Health Happenings—Convention This Weekend To Focus On Alternative Cancer Treatments
Pictured: Resident Earl Mindell, R.Ph., Ph.D., will speak on the topic, “Cancer Doesn’t Live Here Anymore.”
The latest breakthrough information toward the prevention and control of cancer through nutrition, tests and non-toxic Alternative Therapies, will be highlighted at the 42nd annual Cancer Convention from 9 a.m.-9 p.m. each day, over Labor Day weekend, Aug. 30-Sept. 1 at the Sheraton Universal Hotel, 333 Universal Hollywood Dr.
Sponsored by the Cancer Control Society, an educational non-profit, the event will feature more than 40 speakers from the fields of nutrition and holistic medicine, 80 exhibits and five movies. Many recovered cancer patients will also attend and tell their success stories.
• Among the speakers is longtime Beverly Hills resident Earl Mindell, R.Ph., Ph.D. on the topic, “Cancer Doesn’t Live Here Anymore.”
Additional speakers include: Bradford Weeks, M.D., “Inflammation & Cancer;” Patrick Quillin, author of Beating Cancer With Nutrition and Peter Starr, with the topic, “Options For Surviving Prostate Cancer.”
Doctors, clinical researchers, nutritionists and authors will speak on prevention and control of cancer and other diseases through such therapies as Gerson, Hoxsey, Poly-MVA, Phytochemicals and more.
Featured movies to be screened include: What Your Doctor Won’t Tell You About Cancer, narrated by the late Eddie Albert, and Cancer: The Forbidden Cures.
• The conference will also be a chance to get a sneak peak at Second Opinion: Laetrile At Sloan-Kettering.
Eric Merola’s documentary, that tells the true story of a young science-writer at Memorial Sloan-Kettering Cancer Center, who risked everything by blowing the whistle on a massive cover-up involving a promising cancer therapy opens for a limited run at Beverly Hills’ Laemmle’s Music Hall, 9036 Wilshire Blvd., on Friday, Sept. 5.
Second Opinion depicts The War On Cancer, launched in the early 1970s, which set the stage for a massive influx of new ideas in fighting the disease. Memorial Sloan-Kettering, America’s leading cancer research center at the time, was assigned the task of testing an unconventional therapy called “Laetrile” in an effort to curb the public’s “false hope” in the alleged “quack” therapy.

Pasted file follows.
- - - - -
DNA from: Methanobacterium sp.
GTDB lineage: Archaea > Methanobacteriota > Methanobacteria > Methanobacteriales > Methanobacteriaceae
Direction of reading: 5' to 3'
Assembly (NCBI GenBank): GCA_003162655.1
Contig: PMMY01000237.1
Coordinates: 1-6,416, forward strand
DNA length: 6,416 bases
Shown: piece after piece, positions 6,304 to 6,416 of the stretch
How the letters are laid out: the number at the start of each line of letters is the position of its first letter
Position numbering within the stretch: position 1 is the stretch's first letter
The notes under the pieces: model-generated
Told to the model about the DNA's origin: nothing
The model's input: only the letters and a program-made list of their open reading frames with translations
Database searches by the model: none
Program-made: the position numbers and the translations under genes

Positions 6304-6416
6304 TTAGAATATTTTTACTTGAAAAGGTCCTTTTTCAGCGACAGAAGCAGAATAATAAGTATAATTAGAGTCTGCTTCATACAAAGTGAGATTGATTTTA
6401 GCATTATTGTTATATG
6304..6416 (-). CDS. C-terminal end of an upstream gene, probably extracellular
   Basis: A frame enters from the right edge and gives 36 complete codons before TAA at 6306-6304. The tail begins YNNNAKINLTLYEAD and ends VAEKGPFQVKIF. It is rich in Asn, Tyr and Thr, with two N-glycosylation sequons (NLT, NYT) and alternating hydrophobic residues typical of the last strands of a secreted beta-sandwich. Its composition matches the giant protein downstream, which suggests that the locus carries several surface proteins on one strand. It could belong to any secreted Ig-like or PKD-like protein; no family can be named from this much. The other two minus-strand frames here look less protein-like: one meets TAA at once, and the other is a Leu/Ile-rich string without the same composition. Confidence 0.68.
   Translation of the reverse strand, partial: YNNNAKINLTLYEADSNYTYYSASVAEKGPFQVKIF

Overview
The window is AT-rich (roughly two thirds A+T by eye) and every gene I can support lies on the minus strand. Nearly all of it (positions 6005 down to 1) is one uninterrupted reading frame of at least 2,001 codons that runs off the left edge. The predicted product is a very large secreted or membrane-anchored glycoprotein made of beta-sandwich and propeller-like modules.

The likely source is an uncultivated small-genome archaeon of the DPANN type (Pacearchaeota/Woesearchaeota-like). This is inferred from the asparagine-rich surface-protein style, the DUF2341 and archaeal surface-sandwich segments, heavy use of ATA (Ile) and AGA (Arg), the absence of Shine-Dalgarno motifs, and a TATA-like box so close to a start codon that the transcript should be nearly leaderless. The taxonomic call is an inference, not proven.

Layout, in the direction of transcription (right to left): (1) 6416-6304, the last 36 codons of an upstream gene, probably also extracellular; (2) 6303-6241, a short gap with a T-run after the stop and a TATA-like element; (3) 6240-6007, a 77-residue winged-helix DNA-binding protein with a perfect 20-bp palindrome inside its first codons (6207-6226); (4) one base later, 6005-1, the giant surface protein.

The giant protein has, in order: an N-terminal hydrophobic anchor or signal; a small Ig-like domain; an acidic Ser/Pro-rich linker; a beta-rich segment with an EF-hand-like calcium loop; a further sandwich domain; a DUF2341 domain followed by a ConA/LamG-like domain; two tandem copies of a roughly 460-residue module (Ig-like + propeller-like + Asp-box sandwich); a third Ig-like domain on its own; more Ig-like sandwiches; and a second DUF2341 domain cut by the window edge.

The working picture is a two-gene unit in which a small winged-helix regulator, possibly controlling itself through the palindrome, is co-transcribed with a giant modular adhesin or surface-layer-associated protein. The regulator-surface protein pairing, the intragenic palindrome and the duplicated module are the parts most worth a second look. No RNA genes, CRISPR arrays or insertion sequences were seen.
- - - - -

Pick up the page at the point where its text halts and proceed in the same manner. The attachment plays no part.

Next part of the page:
Ralph W. Moss PhD, a young and eager science writer, was hired by Sloan-Kettering’s public relations department in 1974 to help brief the American public on the center’s contribution to the War On Cancer. One of his first assignments was to write a biography about Dr. Kanematsu Sugiura, one of the center’s oldest and leading research scientists as well as the original co-inventor of chemotherapy.
Meeting with this iconic scientist to pen a biography on his 60-year career at Sloan-Kettering, Moss discovered that Sugiura had been studying this “quack remedy” in laboratory mice with unexpectedly positive results.
Shocked and bewildered, Moss reported back to his superiors what he had discovered, only to be met with backlash and denial from Sloan-Kettering’s leaders on what their own leading scientist had found.
Fueled by respect and admiration for Sugiura—Moss attempted to publicize the truth about Sugiura’s findings. And after all diplomatic approaches failed, Moss started living a double life, working as a loyal employee at Sloan-Kettering while also recruiting fellow employees to help anonymously leak this information to the American public—through a newly formed underground organization they called—“Second Opinion.”
Moss is the author of The Cancer Industry. His latest book, Doctored Results was released in February.
As a medical writer, Moss has written 15 books on questions relating to cancer research and treatment. For the past 35 years Moss has independently evaluated the claims of conventional and non-conventional cancer treatments.
In 1994, Moss was formally invited by Harold Varmus, MD—the director of America’s National Institute’s of Health (NIH)—to be a member of the NIH’s Alternative Medicine Advisory Council where he became a co-founding advisor to the NIH’s Office Of Alternative Medicine (now NCCAM).
• A Doctor’s Symposium from 10 a.m.-5 p.m., Tuesday, Sept. 2 is $75 (including lunch) and open to the public. The seminar is approved for six hours of CE credits for nurses and dentists.
Admission for the convention is $40 per day. For more information and doctor referrals, call CCS, 323-663-7801 or 7805. To learn more about the society, visit its website, www.CancerControlSociety.com.